Recently Revised Opinion in American Multi-Cinema, Inc. v. Hegar Narrows Its Previously Broad Scope
On January 6, 2017, the Texas Third Court of Appeals (the “Court”) withdrew their opinion and judgment in American Multi-Cinema, Inc. v. Hegar from April 30, 2015 to substitute a revised opinion (No. 03-14-00397-CV (Tex. App.—Austin January 6, 2017, no pet. h.) (mem. op.)). The revised opinion upholds American Multi-Cinema, Inc.’s (“AMC’s”) cost of goods sold (“COGS”) deduction for its film exhibition costs while leaving unresolved whether AMC’s products are “perceptible to the senses” and thus qualify as “tangible personal property” under Texas Tax Code Section 171.1012(a)(3)(A)(i).
In its original opinion on April 30, 2015, the Court held that a movie theater company, AMC, could claim a COGS deduction for movies exhibited in its theaters. Specifically, the Court found that AMC could include its exhibition costs in its COGS deduction. The Court examined the definition of “tangible personal property” under Section 171.1012(a)(3)(A)(i). The Court noted that the section defines “tangible personal property” broadly to mean “personal property that can be seen, weighed, measured, felt, or touched or that is perceptible to the senses in any other manner.” The Court found AMC’s products met the plain language definition of “tangible personal property” because the evidence showed that AMC’s film products are both visible to sight and audible to sound and consumable creative content. Therefore, AMC was entitled to include its exhibition costs in its COGS deduction. In response to the holding, the Texas Comptroller issued an article complaining that “because the movie is perceptible to the eye and ear, then virtually anything ‘perceptible to the senses’ may qualify as [tangible personal property], effectively rendering the term meaningless.”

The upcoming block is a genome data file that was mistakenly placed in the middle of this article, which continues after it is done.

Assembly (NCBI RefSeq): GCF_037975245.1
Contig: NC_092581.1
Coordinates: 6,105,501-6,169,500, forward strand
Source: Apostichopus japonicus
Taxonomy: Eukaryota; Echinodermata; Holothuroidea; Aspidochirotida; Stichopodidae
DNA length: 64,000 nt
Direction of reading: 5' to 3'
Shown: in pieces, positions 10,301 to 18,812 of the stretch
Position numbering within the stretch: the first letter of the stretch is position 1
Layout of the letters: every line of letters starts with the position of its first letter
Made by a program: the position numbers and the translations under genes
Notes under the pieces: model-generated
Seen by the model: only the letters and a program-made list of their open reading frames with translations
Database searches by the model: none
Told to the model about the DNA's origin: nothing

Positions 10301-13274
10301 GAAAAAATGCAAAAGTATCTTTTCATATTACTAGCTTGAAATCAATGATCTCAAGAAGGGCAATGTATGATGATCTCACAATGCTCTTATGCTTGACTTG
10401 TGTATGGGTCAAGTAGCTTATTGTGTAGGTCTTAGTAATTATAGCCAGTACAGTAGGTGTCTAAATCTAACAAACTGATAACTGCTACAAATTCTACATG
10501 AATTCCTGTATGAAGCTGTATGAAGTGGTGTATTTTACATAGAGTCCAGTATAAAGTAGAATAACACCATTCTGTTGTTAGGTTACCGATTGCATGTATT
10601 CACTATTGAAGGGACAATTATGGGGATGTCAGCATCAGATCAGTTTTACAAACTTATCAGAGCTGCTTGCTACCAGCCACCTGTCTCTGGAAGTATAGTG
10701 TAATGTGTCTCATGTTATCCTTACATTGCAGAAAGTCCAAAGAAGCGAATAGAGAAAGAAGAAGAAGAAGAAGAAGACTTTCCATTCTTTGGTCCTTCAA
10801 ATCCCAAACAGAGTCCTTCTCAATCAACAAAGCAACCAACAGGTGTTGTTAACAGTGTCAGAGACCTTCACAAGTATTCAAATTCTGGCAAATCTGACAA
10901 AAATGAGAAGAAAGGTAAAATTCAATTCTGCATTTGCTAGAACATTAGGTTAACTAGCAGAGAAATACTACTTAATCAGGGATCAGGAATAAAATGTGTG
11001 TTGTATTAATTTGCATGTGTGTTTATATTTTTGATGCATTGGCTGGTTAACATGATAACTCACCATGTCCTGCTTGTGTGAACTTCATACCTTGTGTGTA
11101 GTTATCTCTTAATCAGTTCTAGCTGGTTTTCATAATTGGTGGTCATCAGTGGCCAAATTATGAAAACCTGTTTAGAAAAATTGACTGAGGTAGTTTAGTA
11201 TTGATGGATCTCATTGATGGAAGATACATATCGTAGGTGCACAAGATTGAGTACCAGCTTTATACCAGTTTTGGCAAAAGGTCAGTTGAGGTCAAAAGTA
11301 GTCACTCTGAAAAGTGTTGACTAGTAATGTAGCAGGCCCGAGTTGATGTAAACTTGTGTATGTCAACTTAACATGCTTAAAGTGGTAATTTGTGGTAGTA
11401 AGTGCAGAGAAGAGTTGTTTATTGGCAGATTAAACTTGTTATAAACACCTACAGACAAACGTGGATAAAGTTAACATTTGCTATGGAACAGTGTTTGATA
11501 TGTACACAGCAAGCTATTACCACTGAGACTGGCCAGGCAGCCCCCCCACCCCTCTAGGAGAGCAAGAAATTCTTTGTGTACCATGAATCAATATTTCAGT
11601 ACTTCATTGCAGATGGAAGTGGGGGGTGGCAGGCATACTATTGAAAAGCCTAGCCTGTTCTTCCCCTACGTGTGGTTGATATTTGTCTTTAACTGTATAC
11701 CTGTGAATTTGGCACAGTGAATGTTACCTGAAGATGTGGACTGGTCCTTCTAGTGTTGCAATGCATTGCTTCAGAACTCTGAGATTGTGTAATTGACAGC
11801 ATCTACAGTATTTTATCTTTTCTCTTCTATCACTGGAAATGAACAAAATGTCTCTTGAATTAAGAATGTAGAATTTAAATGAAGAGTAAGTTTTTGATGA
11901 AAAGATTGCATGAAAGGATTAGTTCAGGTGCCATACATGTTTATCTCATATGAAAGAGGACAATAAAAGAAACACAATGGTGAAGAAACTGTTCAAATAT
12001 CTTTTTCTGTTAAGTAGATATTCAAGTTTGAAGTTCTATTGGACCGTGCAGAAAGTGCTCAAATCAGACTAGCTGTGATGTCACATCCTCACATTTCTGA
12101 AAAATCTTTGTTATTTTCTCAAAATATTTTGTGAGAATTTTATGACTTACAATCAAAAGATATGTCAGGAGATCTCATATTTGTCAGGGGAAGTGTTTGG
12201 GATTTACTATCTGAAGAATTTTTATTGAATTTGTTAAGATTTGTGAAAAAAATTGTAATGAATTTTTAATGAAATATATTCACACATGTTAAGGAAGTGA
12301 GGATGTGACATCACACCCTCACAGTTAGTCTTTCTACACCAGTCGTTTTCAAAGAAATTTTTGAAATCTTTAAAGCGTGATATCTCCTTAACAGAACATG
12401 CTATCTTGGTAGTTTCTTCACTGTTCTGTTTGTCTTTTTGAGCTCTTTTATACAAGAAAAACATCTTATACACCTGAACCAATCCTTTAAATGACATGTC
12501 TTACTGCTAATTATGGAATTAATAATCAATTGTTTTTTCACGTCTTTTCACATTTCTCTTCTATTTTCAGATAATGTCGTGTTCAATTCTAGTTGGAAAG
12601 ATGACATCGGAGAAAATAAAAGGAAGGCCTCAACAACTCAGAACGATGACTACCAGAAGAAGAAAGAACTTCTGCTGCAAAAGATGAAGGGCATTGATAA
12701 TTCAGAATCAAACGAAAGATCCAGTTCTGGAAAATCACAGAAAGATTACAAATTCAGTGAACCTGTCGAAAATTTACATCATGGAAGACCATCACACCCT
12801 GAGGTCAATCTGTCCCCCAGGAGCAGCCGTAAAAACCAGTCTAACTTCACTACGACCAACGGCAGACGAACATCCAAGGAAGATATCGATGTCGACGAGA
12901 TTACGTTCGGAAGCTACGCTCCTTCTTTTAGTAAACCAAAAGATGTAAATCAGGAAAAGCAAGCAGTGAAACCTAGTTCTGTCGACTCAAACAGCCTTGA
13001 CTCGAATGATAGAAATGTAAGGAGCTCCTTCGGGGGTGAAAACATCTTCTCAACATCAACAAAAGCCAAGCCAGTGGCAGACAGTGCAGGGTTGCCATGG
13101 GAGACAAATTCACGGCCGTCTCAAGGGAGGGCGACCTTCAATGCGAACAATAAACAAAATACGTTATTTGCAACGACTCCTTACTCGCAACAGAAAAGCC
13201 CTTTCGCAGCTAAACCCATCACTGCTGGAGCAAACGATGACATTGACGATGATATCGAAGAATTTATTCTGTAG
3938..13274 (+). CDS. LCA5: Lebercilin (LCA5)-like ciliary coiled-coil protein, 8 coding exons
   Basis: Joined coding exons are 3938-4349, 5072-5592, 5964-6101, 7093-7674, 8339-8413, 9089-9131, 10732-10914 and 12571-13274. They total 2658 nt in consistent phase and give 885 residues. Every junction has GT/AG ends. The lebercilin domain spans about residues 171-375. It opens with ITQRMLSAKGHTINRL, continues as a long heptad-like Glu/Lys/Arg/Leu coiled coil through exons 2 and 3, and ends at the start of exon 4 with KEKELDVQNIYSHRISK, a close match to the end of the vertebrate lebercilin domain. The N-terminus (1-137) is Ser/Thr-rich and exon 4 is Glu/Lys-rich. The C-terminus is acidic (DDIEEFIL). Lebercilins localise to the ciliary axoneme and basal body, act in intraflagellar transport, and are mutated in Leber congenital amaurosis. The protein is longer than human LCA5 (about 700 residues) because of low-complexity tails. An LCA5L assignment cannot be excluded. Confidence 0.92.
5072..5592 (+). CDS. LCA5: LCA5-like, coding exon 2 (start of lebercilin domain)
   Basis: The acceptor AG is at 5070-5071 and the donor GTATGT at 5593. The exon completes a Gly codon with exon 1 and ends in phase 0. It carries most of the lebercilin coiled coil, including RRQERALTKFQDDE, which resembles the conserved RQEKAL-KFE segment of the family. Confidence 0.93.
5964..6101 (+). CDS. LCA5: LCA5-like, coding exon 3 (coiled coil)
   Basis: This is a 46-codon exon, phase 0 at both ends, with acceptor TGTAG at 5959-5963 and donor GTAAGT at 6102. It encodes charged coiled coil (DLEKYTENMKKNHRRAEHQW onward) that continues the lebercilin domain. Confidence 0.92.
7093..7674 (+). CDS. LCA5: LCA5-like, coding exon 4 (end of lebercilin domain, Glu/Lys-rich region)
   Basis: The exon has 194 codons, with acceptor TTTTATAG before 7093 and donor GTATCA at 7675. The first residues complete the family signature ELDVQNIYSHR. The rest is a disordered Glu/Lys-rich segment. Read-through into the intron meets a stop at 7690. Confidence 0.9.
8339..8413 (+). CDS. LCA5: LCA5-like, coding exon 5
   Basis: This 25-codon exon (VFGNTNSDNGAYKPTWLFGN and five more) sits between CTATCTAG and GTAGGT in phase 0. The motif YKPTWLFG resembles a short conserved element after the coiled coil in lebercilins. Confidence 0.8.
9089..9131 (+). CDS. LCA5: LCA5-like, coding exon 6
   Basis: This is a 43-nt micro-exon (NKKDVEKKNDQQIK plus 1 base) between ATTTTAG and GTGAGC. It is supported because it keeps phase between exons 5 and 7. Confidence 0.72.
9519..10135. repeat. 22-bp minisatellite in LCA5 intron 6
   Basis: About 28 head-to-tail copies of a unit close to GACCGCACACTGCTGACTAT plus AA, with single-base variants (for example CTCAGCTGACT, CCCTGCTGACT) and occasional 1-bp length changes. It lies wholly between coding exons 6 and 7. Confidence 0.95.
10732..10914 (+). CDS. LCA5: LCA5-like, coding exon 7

In its revised opinion on January 6, 2017, the Court found that AMC’s products still fall within the definition of “tangible personal property” but narrowed the potentially expansive reach of the of the original opinion by relying on the definition from Section 171.1012(a)(3)(A)(ii) rather than the “perceptible to the senses” definition from Section 171.1012(a)(3)(A)(i) (discussed in the previous paragraph). The alternative definition under Section 171.1012(a)(3)(A)(ii) defines “tangible personal property” as “films . . . without regard to the means or methods of distribution or the medium in which the property is embodied.”
In its revised opinion, the Court determined that AMC could include its film exhibition costs in its COGS deduction if its products meet at least one of the definitions of “tangible personal property” under Section 171.1012(a)(3)(A). The Court found the evidence presented clearly reflected AMC’s products meet the definition under (ii) because it distributes films to its customers via film exhibition. Because the Court determined this finding was decisive, it expressly did not resolve the issue from the original opinion as to whether AMC’s products are “perceptible to the senses” and qualify under Section 171.1012(a)(3)(A)(i). In the wake of the original opinion many taxpayers were left wondering whether they, like AMC, could claim a COGS deduction because they too arguably acquire/produce and sell products that are perceptible to the senses. For those taxpayers, this issue remains unresolved as the Court in its revised opinion leaves open the question of what can qualify as tangible personal property for purposes of the COGS deduction. Note that this decision is not yet final and is potentially subject to review by the Texas Supreme Court.
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